GOLF / STEVE ELLING : Angel's Dad Drives Him to Succeed

The kid who hits a driver as far as any junior player in the area has no license to drive.

Fairways, sure.

Freeways, not so fast.

"I haven't had time to get a license," said Darren Angel, who turned 16 in March.

No kidding. Last week, Angel, who will be a junior at Granada Hills High, played 36 holes each day for four days to win the Southern California PGA Junior Match Play Championships in Long Beach.

That kind of workload is hardly new, though. Angel plays so often that he leaves the details and logistics of his tournaments to his dad, Dennis, who usually draws chauffeur duties.

"I don't really worry about it," Angel said of his hectic summer tournament schedule. "I just figure I'm going to be playing somewhere. "

Sunday, Angel played a practice round at Rancho Bernardo Golf Course in San Diego, where a 36-hole qualifier for the prestigious U.S. Junior Amateur was held the following day. Angel again showed why he is considered one of the premier juniors in the Southland by winning medalist honors--the field included 104 players seeking six berths in the Amateur--with rounds of 68 and 71.

No resting on laurels for this guy. Angel left San Diego immediately for a tournament in Las Vegas, which started Tuesday and concludes Thursday.

Angel is entered in so many tournaments that he took his finals early to be able to get out of school two weeks before the rest of his classmates, who didn't complete classes until last Wednesday.

Angel schooled the field in the Match Play Championships, which featured three area players among the final four. He defeated Chad Wright of Ventura, 2 and 1, in the semifinal round. Wright, a Buena High graduate, will play in the fall at USC.

Steve Farris, who will be a junior at Hart, also won in his semifinal before falling in the final to Angel, 5 and 4. Farris, a steady player who pounds out pars and avoids disaster, found match play to his liking, though he is a relative novice at it.

Sometimes, slow and steady wins the race. Or darn close.

"I guess I like it better than stroke play," said Farris, who was playing for just the second time under that format. "I don't really know why, since it doesn't really favor my game.

"Lots of guys (in stroke play) put up a big number on a hole and it hurts them. I usually keep it pretty much in the fairway, which helps."

Two of Angel's rounds in the match play event went into sudden death. Angel, who won the City Section high school title last spring, estimates he played 120 holes of golf in a five-day span through Friday before he finally took a day off.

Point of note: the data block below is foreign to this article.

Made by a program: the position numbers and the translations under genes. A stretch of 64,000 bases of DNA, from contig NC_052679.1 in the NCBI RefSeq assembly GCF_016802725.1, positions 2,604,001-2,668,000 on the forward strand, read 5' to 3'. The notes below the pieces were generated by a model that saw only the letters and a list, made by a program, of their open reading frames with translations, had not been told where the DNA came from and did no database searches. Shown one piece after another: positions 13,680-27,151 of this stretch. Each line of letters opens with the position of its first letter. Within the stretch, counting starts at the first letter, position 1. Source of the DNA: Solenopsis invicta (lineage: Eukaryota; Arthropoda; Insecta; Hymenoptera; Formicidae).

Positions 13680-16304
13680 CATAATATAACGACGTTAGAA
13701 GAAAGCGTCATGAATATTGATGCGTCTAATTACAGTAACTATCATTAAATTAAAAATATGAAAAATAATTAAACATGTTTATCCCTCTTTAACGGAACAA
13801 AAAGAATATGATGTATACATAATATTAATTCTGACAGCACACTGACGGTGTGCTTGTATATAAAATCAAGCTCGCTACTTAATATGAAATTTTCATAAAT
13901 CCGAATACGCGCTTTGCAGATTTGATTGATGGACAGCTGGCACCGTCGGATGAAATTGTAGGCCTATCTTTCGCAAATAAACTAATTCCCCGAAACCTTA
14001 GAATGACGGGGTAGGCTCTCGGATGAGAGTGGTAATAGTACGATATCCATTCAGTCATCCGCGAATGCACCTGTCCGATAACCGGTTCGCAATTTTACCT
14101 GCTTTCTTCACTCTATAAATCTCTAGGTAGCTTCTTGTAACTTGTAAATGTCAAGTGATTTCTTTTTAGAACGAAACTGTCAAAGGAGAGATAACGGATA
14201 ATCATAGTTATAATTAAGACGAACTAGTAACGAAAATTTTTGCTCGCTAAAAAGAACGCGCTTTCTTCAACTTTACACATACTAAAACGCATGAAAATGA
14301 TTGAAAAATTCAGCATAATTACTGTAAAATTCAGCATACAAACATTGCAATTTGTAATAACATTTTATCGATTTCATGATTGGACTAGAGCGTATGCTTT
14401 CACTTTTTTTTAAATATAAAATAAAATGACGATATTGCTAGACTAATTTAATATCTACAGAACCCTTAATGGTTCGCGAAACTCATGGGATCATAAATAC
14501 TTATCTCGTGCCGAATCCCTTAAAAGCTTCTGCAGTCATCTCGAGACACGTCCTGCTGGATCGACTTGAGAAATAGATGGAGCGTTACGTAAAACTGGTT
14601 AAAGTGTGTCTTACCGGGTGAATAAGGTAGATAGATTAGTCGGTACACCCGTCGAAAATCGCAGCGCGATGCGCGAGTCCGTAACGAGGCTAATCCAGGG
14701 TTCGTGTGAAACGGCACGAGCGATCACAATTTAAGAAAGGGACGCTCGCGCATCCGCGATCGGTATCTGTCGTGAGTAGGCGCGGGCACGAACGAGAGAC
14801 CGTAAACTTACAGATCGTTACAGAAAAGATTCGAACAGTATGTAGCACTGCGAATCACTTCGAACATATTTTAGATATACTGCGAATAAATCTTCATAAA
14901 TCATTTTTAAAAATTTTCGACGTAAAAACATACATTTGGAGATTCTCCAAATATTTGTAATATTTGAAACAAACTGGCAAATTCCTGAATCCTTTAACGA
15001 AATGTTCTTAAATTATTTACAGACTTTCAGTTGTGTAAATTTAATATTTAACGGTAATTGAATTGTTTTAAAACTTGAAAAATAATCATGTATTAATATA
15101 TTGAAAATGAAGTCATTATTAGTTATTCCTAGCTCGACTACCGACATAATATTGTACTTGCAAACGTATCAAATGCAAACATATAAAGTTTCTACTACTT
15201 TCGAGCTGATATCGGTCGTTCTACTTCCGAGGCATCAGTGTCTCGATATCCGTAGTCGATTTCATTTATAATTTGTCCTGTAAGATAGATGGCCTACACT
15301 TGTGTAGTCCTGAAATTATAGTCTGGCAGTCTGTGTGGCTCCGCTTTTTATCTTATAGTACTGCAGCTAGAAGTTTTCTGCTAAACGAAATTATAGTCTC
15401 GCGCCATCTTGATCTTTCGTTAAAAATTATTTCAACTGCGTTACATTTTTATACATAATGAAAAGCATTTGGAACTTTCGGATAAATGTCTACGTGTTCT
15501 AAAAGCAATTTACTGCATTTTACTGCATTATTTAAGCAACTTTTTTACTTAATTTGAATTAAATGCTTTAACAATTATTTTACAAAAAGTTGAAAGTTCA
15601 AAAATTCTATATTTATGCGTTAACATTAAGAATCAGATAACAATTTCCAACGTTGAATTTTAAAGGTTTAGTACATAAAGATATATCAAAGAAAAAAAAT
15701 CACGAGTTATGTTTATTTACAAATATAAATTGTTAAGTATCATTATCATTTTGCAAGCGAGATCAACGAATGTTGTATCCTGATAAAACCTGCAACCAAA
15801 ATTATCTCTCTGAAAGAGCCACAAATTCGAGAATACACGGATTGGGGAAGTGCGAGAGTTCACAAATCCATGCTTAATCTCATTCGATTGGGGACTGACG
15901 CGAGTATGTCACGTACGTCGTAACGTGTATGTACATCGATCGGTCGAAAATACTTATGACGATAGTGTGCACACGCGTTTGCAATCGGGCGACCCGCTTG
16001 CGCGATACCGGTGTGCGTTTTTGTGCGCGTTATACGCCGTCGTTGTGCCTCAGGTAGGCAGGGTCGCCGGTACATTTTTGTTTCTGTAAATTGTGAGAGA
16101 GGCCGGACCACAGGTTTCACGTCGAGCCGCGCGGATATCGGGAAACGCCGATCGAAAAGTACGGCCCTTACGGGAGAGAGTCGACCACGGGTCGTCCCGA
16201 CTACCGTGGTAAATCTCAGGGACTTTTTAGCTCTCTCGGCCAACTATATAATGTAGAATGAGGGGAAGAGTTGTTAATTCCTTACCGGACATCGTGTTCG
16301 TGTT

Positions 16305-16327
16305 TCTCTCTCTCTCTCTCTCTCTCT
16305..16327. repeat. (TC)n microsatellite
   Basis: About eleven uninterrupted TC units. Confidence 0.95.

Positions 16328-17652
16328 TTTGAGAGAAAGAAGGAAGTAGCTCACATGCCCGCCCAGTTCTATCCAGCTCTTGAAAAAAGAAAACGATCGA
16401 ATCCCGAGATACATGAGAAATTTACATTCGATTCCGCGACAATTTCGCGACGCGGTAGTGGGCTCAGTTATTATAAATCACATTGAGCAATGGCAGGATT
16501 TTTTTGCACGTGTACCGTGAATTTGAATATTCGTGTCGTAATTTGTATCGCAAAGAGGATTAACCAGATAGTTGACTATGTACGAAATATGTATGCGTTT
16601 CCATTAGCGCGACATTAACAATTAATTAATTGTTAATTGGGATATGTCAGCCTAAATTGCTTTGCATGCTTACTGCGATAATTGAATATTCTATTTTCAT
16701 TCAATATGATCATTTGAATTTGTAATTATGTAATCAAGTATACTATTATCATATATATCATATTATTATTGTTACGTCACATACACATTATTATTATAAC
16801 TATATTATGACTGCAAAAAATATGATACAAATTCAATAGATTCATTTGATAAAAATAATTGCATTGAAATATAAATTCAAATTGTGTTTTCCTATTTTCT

The U.S. Junior Amateur is July 27-31 at Waverly Country Club in Portland. Wright, with a 36-hole total of 142, also qualified, as did Hart sophomore-to-be Jason Semelsberger, who shot 143.


He's back: Jason Gore of Valencia, another Hart High product who plays at Arizona, was back in competitive action over the weekend for the first time in a month and finished in a tie for seventh in the Long Beach City Championship at Skylinks Golf Course.

On April 28, Gore became the second freshman to win the Pacific 10 Conference individual championship when he defeated Todd Demsey of rival Arizona State in sudden death at Sandpiper Golf Course in Goleta. Demsey later won the NCAA Division I title.

Gore's first round in Long Beach--which could be expected, in light of the layoff--was a little rocky, especially on the greens. Maybe he just had the shakes from competitive withdrawal.

"I had serious seizures on the greens," Gore said of his first-round 75. "I was trying out a new putter and the results were not good."

He switched back to his old magic wand and followed up with 68 and 70 to finish the 54-hole event at a solid three-under 213.

"It was good to get back into it again," he said. "I just love the competitive feel of being out there and playing."

Gore will be playing later this month in the Porter Cup Invitational in Niagara Falls, N.Y., and in the Western Amateur next month in Benton Harbor, Mich.


Titlist: Craig Steinberg of Van Nuys will be making a run at history later this month when he defends his title in the Southern California Golf Assn. Championships at Brentwood Country Club.

Sick of the term "three-peat"? Steinberg isn't.

Steinberg, 35, has won the tournament two years in a row and could be the first player to win three consecutive times.

He also could become the third player to win the event four times.

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